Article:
When waterspouts form, they begin simultaneously in the clouds and on the sea's surface. The two vortices come together and the system takes on a very tangible integrity. Anyone who has enjoyed the adrenaline rush of watching one up close knows the same air and the same water that were there just a few minutes earlier suddenly take on a different relationship. And a new meaning to the viewer.
A waterspout is not the water, not the air, not the cloud nor the sea. It is something new and different.
Water and air and energy flow through the system, and this flow creates the appearance and behavior of the waterspout.
We can think of a waterspout as a very specific kind of intercommunication between the atmosphere and the sea.
It's a useful example because we can all recognize that a waterspout is a dynamic flowing system and not a thing, an object. We know it has water and air in it but would hardly make the mistake of thinking a waterspout was simply air and water.
We mistake other dynamic communication systems for objects all the time. We think of atoms and molecules and bacteria and cells and beings like you and I as objects, and not dynamic systems of intercommunications.
In a broad sense, communications are an exchange of information, a relationship, an interaction between systems. Communications between systems are always directional (to or from or between the systems) and always generate change.
When systems intercommunicate, new patterns emerge. The new patterns are more complex, than the patterns of intercommunications creating them. Moiré patterns are a good example of how new patterns emerge. Click on the Moiré pattern to see more.
Intercommunicate implies the freedom for information to move in either direction or even between many points. Thus a house might have three intercommunicating rooms. Energy intercommunicates between the sky and the sea in a waterspout.
Non-living objects communicate with forces, like electromagnetism, gravity, or direct impact. The resulting changes between non-living systems are limited to a specific set of forms and conditions. On the cosmic scale we see similar shapes - spheres and vortexes repeated billions upon billions of times. The up/down quarks and electron/electron neutrino leptons intercommunicate using bosons, photons and gluons (under natural conditions) in 96 different combinations (elements). Each element can intercommunicate with itself to become one of 32 crystal forms.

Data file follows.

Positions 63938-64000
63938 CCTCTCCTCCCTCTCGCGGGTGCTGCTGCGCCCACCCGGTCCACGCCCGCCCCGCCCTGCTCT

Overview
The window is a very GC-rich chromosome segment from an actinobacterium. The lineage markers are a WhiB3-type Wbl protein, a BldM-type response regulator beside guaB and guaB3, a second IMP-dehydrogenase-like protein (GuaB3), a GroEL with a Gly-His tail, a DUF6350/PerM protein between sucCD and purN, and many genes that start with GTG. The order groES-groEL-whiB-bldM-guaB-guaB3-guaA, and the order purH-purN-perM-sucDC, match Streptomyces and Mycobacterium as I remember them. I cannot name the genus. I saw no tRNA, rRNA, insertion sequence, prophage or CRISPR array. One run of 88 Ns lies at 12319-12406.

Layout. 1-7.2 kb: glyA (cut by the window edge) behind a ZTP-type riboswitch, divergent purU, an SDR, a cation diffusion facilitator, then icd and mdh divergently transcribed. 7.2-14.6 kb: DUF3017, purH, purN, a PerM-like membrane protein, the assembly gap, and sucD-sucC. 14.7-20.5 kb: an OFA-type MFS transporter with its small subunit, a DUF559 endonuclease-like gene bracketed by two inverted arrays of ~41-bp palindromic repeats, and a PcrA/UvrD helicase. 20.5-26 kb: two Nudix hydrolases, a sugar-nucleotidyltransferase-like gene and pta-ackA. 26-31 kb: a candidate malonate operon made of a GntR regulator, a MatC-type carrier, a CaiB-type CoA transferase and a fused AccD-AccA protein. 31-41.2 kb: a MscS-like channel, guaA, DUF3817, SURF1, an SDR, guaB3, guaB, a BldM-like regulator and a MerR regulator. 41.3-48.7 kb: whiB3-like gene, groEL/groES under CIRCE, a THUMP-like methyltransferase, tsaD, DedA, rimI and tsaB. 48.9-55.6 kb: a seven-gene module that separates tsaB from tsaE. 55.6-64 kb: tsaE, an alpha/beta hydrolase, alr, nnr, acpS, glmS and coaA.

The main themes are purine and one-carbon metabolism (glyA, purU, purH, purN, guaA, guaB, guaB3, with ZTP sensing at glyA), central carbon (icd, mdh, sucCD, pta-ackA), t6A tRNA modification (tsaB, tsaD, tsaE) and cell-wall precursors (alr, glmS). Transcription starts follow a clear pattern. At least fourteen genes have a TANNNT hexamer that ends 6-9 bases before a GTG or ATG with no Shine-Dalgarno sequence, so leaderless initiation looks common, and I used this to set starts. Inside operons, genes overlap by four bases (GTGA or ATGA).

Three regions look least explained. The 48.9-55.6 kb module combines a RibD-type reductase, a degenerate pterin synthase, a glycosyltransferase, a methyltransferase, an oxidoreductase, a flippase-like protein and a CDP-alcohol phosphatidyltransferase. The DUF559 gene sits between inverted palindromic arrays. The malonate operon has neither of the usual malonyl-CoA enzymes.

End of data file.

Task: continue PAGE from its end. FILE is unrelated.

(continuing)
Atoms intercommunicate with different elements to form hundreds of thousands of different kinds of molecules. Yet these too are divided into specific sets by the limitations of how they can communicate with each other. Their arrangements for building larger networks of communications are limited to Plato's five regular convex solids (tetrahedron, cube, octahedron, dodecahedron, and icosahedron) controlled by four kinds of pattern-shapes that generate all of the natural universe.
Living creatures communicate with an even greater range of interchanges; thousands of different chemical messengers, an infinite range of electrical impulses, microwaves, sounds, tactile stimuli, and visual signals. Some of these are accidental emissions detected by other organisms, others are deliberate signals. Communications construct the form and control the behavior of living beings.
Communications emitted by one being will regulate the behavior of other beings capable of detecting them. Communications are events between beings.
There is a critical difference between language and content. Language is a semi-closed pattern of organization between beings. Content flows through the language system; an open flow extending between all concerned parties and their internal and external environments. Language moderates content to create an emergent higher layer of being, a new concept.
Bacteria have a large vocabulary, big enough to create some pretty amazing organizations (fish, trees, human beings and all the rest of the living creatures of our planet).
Cells also communicate. Their vocabulary is much more sophisticated than that of bacteria, but shares many similarities because cells are communication networks of bacteria and thus use many of the same communications.